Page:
You may choose to extend your adventure by continuing on to Florence. Travel by high speed train with Elaine for a three-day extension of the program.  We will stay at luxurious Hotel Brunelleschi, in the heart of medieval Florence.

Program Price:
$1865  (based on double occupancy)
(based on single occupancy)

Price includes:

  • 3 nights at Hotel Brunelleschi

  • Transportation from Bologna to Florence

  • Entrance fees and donations

  • Instructor and tour manager

  • Daily breakfast, 2 receptions, 2 dinners


Main program + Extension deposit including a 3% processing fee



September 15th

Florence: A Walk

through History

Arrival in Florence at 2:00 pm and check into Hotel Brunelleschi.

Join Elaine Ruffolo for a walking tour through the center of Florence following the streets that Leonardo and Michelangelo knew by heart. Learn about the city’s Roman origins and see what the city’s back alleys and smaller squares reveal about Florence’s growth in the Middle Ages.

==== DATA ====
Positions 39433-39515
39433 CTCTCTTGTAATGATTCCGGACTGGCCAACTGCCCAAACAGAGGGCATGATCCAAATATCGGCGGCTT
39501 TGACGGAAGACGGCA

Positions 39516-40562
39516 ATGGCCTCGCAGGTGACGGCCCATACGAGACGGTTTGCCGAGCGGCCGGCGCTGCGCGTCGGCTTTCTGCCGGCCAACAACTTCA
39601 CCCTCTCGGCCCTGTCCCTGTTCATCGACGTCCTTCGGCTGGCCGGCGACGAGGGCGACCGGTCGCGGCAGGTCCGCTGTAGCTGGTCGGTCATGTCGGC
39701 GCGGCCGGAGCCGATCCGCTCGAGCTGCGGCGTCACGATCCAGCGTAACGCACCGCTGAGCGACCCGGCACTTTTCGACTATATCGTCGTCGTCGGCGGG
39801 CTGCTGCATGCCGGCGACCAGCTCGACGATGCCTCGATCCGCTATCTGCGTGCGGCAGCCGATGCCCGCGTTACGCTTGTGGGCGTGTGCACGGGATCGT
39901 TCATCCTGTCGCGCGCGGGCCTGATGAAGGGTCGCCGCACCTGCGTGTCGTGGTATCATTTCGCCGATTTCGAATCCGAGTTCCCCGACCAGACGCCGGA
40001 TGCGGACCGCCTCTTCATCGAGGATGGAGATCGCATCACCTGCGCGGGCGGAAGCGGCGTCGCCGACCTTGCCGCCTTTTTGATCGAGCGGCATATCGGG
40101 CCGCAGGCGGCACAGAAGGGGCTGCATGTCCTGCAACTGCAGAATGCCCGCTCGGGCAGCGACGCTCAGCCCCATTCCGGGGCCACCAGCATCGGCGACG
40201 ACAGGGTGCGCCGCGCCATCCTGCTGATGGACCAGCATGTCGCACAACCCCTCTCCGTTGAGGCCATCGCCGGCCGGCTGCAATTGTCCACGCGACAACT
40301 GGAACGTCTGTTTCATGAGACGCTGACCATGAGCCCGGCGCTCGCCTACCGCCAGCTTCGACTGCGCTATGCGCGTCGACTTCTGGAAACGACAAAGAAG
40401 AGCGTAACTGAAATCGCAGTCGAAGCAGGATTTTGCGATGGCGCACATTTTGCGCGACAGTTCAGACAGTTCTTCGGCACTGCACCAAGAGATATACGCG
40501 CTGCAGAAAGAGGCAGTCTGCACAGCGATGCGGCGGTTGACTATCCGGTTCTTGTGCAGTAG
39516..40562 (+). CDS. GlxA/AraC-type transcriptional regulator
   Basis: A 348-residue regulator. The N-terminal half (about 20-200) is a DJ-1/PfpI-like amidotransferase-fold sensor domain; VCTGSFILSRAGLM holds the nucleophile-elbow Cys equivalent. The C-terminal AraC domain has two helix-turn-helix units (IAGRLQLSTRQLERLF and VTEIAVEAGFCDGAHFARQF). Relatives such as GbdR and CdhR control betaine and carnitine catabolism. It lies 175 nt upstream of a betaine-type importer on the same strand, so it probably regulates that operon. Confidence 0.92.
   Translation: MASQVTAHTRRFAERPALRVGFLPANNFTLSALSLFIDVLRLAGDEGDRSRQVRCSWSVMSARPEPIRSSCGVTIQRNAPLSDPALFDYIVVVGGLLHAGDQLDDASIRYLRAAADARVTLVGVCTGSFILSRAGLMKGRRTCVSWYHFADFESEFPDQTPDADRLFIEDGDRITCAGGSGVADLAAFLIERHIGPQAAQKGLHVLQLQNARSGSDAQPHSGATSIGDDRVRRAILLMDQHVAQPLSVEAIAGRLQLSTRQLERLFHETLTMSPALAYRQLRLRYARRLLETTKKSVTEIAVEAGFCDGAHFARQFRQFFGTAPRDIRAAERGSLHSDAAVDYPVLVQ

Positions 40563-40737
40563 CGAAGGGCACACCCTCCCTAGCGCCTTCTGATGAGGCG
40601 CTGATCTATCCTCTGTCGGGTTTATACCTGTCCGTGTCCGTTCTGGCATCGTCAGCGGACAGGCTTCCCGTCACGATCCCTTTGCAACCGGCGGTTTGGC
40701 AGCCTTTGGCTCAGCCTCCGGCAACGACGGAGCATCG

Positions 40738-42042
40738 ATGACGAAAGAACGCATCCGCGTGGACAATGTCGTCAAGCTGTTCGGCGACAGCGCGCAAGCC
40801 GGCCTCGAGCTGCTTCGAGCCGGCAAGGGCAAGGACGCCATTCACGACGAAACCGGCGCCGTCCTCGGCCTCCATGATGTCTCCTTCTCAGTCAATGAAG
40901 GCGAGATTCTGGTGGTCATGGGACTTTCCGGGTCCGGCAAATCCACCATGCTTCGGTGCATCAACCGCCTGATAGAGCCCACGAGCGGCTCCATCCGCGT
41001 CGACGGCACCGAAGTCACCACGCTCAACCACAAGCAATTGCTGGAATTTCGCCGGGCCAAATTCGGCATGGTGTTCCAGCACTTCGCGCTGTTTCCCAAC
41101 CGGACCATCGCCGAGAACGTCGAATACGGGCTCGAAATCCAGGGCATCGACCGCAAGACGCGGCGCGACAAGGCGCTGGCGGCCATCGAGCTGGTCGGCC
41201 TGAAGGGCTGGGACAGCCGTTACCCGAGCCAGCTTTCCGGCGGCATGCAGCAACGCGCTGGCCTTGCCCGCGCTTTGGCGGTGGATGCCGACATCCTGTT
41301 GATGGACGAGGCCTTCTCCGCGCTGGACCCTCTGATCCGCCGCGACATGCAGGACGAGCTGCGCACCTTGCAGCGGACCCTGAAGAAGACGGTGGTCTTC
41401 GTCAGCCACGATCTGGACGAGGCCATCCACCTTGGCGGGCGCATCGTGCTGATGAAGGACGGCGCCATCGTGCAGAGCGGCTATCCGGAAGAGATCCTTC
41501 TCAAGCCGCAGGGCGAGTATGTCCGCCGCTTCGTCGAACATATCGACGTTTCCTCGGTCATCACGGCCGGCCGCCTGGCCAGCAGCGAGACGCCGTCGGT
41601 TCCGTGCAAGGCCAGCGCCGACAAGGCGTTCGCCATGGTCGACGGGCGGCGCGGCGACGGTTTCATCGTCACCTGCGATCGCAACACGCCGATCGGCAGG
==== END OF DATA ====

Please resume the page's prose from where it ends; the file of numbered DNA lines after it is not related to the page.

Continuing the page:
Enjoy a welcome reception followed by dinner in the medieval tower of the Hotel Brunelleschi.


Image by Aleks Marinkovic

Saturday, September 17th

Renaissance Sculpture:

Bargello and Museum of the Cathedral 

During the Renaissance the Bargello was used as a prison and the exterior served as a “most-wanted” billboard: effigies of notorious criminals and Medici enemies were painted on its walls. Today it houses the Museo Nazionale, home to what is probably the finest collection of Renaissance sculpture in Italy. Michelangelo, Donatello and Benvenuto Cellini are the preeminent masters here, and the concentration of masterworks is remarkable. For Renaissance art lovers, the Bargello is to sculpture what the Uffizi is to painting.

Continue on to the newly refurbished Museo dell’Opera del Duomo to view the famous Gates of Paradise and the recently restored North and South doors of the Baptistry as well as Michelangelo’s last work and Donatello’s poignant Mary Magdelena.